Sheri says, There’s something I want to show you. “Can’t you just tell me on the walk back?” I ask. Her face shimmers in the heat, and she says, Come on, unless you’re too chicken. “What? You actually find the Bunny Man or something?” She reminds me he’s as real as we want him to be. I don’t want him to be real, I want to leave. We can go back to Sheri’s. I’ll call my mom to pick me up. My house will be warm and far away from here. I’ll tell my mom everything. We’ll stay on the couch watching infomercials until I fall asleep, my head in her lap as she strokes my hair, like she used to do when I was a kid.
I tell Sheri all this, but she says we’ve come too far now to go back, and I have to stop being such a baby some time. She tosses me the flashlight underhanded. It stops short and I have to walk a few feet to pick it up. She holds her hand palm up and curls in her fingers before stretching them out. I need you, she says, I can’t do this by myself, don’t you know I’ve always needed you, Denise? She disappears back into the tunnel. There’s a hardness in my belly as I follow her, but I feel bad for thinking about leaving her out here by herself. She needs me, she just told me herself, so I ignore the tightening behind my belly button. Inside, I can see the river of her hair bouncing with each step. “When’d you take your braid out?” I ask. “That took me forever, why’d you even want me to do it?”
The air is hot and syrupy on my face. She tells me to keep coming, that what she wants me to see is just up ahead. My hand is slippery around the flashlight. I can’t keep up with her; her pace is too quick. The walk is longer than I remember. Probably just the difference between this and running. She keeps saying, Not much longer. It doesn’t sound like her anymore. This voice scratches across my skin. She looks bigger in the tunnel. Her shadow on the wall is distorted; she’s all hard lines, her shoulders becoming right triangles. The hum of the cicadas intensifies. The mace slithers from my wet hand. I shine the light on the ground to try to find it. There’s a pile of clean bones nestled in shredded butcher paper. The rabbit I dropped earlier.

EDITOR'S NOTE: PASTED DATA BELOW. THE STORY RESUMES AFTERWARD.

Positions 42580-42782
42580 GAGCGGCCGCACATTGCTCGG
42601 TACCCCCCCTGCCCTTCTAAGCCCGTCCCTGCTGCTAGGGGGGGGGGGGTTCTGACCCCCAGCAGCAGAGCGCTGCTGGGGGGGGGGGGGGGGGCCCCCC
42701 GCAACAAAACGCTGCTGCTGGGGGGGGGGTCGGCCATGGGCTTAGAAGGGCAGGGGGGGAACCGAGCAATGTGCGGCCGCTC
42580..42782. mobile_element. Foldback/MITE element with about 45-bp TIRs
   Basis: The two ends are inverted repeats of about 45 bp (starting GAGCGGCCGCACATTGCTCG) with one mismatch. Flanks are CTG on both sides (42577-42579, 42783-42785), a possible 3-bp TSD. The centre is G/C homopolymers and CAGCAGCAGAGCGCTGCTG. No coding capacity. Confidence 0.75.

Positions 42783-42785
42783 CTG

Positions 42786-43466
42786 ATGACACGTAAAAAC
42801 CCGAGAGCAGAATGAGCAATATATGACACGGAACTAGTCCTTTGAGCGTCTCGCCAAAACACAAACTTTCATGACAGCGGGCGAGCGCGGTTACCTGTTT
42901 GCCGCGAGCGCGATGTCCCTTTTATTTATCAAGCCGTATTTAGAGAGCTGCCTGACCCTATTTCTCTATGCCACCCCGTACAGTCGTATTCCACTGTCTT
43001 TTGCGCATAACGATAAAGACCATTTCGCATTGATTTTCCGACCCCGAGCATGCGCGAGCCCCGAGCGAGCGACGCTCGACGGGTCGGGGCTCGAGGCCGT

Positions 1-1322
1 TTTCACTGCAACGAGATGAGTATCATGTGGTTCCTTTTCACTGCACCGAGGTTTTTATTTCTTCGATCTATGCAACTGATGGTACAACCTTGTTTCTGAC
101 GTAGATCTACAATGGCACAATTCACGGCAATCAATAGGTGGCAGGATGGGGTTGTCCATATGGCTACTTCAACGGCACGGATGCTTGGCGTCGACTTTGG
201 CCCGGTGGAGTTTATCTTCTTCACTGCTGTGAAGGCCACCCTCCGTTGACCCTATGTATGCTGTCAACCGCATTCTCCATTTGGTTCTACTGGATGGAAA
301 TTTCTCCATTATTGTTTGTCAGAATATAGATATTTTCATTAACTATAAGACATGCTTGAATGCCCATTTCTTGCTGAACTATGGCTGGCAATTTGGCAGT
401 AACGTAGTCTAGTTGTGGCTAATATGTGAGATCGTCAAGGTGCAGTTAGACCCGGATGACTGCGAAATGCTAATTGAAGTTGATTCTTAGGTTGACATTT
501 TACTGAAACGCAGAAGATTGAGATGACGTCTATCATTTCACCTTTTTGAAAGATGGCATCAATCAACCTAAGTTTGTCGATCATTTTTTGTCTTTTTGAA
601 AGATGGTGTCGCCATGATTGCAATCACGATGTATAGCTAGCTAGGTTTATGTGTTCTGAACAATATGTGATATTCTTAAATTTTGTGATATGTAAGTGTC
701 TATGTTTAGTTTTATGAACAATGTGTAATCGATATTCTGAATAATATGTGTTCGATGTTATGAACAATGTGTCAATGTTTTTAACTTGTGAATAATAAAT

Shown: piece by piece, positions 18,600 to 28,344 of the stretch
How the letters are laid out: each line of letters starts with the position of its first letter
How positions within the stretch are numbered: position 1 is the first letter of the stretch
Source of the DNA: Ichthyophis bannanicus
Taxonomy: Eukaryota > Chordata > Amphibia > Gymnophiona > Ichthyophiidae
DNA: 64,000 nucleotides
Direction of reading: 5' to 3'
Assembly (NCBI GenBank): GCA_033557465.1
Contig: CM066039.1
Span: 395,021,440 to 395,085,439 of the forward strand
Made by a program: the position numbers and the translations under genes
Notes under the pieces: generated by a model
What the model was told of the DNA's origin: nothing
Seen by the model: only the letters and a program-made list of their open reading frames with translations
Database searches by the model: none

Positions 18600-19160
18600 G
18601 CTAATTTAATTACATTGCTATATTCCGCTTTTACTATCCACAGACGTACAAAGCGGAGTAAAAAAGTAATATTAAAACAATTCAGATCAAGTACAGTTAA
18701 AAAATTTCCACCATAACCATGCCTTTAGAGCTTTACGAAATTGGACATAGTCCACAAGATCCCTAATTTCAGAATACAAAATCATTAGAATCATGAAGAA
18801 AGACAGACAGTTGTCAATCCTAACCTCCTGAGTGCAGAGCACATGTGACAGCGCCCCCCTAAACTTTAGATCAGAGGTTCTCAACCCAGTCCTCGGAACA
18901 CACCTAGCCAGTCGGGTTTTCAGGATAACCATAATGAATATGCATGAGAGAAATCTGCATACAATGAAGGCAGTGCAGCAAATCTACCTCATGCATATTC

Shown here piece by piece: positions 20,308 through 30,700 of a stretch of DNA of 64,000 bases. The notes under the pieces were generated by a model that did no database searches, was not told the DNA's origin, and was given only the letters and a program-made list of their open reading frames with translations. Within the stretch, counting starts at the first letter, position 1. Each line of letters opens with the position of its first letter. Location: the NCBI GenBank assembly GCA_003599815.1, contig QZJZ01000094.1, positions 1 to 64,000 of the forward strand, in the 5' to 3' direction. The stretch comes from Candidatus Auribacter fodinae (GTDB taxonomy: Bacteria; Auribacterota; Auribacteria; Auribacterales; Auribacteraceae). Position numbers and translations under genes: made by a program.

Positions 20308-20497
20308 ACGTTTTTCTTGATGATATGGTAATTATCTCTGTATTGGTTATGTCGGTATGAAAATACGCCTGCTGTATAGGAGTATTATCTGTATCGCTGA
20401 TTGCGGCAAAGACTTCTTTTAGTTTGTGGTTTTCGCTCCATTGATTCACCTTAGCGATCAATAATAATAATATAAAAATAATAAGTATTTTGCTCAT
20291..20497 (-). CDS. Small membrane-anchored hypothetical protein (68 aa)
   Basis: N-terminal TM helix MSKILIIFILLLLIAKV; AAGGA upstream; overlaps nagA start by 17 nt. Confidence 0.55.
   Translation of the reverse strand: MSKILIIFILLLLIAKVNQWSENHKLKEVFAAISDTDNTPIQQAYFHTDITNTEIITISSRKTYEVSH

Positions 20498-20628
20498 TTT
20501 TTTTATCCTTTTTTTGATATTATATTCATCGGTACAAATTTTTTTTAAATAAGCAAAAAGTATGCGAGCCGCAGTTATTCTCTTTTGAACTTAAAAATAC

Sheri starts yelling at me, asks what’s taking so long, why am I hiding, it’s so immature, this is getting annoying, and that I scared off the Bunny Man. I flip up the flashlight to Sheri. She’s stopped, her back still to me. Beyond her, there’s another Sheri, this one braided and leggy, her hand familiar on her jutted out hip. I reach to grab this girl in front of me, but when I touch her shoulder, she’s cold and gauzy like mist. My hand goes right through her. She dissolves into the darkness.
The Sheri outside says she’s over it, that she’s leaving, that I’m a loser. I run toward her, pushing my legs hard, the burn of exertion crawling up my shins, but the tunnel stretches long in front of me, the light of the other side narrowing to a pinprick. The cicadas stop just like that, like somebody turned them off. Breathing replaces it, first my own, panicked and full, then some behind me, the sound covering my head. I scream Sheri’s name, begging her to come back, that I’m right here, but my voice can’t reach the other side before breaking apart and falling to the ground. I have to stop, my chest sings with pain. I’m doubled over. Sweat stings my eyes. The breathing catches up to me, presses against my ears, wraps around my neck. I wipe my forehead and wait for the cold metal against skin, hoping it’s quick.